Greer, 38, says his path to what he calls the “sweet spot” where Judaism, spirituality and social justice intersect unfolded slowly. He describes Andrew Goodman, one of the young civil-rights activists murdered in Mississippi during the summer of 1964, as a childhood hero. Growing up on Manhattan’s Upper West Side, Greer attended Riverdale’s Ethical Culture Fieldston School, a liberal-minded, socially aware academy founded by Jewish secularist Felix Adler. His parents, Greer said, had grown up Orthodox in Great Britain, and they raised him with both a strong Jewish identity and social awareness, though the family did not participate in New York’s organized Jewish community. Greer’s bar mitzvah was held in the family’s apartment, with a borrowed Torah.
After graduating from Vassar in 1990, Greer spent time developing programs for unemployed youth in a newly democratic Poland. Back in the States, he ran a campaign that successfully unionized the first hotel on North Carolina’s Hilton Head Island and then went to work with the nonprofit organizing group Jobs with Justice in Washington, D.C.
Over time, Greer began to seek out a spiritual context for his work. “The whole methodology of a lot of organizing, while vital, doesn’t go the whole distance,” he reflected, as he explained why he sought to incorporate Judaism into his social-change work. “I think a lot of young organizers, social-justice types, get burned out because the alignment between the values that they’re fighting for and the values that they work within isn’t there. So we’re fighting for people to not have to work in bad conditions and to have a voice, but the organizers don’t have a voice.”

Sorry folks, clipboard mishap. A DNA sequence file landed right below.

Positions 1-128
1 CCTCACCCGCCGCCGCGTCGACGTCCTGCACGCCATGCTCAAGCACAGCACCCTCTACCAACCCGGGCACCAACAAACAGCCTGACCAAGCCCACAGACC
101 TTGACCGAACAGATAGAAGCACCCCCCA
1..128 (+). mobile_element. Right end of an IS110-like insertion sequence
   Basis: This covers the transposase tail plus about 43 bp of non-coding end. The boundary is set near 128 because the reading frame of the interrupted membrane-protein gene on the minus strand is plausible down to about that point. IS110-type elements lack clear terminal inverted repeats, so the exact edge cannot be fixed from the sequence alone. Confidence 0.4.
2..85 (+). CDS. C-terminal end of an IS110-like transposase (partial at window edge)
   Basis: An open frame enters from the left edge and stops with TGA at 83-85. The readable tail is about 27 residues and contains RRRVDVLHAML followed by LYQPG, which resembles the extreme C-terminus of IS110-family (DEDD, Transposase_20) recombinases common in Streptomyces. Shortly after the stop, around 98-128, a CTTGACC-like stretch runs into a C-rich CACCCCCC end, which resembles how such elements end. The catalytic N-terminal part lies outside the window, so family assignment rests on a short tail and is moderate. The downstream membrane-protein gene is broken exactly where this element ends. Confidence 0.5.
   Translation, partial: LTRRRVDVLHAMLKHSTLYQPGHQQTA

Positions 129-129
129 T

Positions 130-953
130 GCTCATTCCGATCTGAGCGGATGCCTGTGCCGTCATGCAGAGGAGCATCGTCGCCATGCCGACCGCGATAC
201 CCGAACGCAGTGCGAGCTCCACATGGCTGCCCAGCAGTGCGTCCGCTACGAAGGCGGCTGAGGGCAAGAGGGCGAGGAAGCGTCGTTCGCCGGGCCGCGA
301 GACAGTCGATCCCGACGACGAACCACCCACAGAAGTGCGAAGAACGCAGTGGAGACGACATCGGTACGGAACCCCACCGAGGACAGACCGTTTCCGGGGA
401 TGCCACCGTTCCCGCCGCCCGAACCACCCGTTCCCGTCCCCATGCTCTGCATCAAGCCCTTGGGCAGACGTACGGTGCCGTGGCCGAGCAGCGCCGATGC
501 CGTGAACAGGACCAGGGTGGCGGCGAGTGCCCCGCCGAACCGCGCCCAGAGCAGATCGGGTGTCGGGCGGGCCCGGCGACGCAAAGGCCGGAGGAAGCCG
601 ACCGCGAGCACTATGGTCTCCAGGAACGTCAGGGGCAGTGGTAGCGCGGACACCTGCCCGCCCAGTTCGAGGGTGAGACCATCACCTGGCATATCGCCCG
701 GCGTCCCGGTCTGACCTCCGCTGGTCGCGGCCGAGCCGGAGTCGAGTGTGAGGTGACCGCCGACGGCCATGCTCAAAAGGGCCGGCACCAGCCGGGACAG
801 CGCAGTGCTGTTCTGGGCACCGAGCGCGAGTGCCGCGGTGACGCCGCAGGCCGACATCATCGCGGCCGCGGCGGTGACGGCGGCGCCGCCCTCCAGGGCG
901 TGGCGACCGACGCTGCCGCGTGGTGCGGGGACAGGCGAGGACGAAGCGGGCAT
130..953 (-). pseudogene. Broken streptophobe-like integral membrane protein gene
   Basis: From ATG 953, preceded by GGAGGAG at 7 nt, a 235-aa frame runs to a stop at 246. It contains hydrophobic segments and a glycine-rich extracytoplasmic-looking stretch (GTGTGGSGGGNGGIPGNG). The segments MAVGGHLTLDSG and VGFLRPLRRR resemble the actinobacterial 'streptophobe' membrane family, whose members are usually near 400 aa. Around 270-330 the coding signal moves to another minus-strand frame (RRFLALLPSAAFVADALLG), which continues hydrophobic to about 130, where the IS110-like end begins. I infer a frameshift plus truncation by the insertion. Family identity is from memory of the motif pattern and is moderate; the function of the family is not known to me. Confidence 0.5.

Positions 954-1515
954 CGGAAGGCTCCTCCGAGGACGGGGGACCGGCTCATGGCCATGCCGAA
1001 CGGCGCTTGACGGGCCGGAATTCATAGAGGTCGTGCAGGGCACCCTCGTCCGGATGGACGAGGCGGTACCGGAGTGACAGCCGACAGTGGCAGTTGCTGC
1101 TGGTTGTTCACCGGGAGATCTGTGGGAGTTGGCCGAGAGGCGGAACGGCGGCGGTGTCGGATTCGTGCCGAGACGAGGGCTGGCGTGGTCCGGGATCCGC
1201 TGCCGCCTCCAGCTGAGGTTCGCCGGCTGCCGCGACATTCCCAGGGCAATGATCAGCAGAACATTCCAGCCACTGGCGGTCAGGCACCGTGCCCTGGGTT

“I think as people go through years of social change work, they either get really hard, or they start to see that they have to respect the humanity of the people on the other side of the issue,” Greer added. “I’m all for the edge… but there’s no need to have that mean edge.”
Eventually, Greer tested the waters of incorporating Jewish spirituality into his activism. He founded a volunteer group, Jews United for Justice, which is still active in Washington today; did consulting work for New York’s B’nai Jeshurun synagogue on how to revamp its social-action programs, and founded the first cohort of the Jewish leadership development program that has since been subsumed under the Jewish Funds umbrella.
Now, Greer is working to integrate an attention to the spiritual needs and development of individuals — whether they are Jewish Funds staff, volunteers or those in the wider social justice community — with a commitment to mobilizing more of the Jewish community to take political action to address societal problems.
“We want to be a one-stop shop for Jewish social justice,” Greer said. “Whether your kid is studying for her bat mitzvah, or you’re someone retired, or you’re a donor, or you’re a social justice activist who wants some Jewish identity, we want to be a home for all of that.”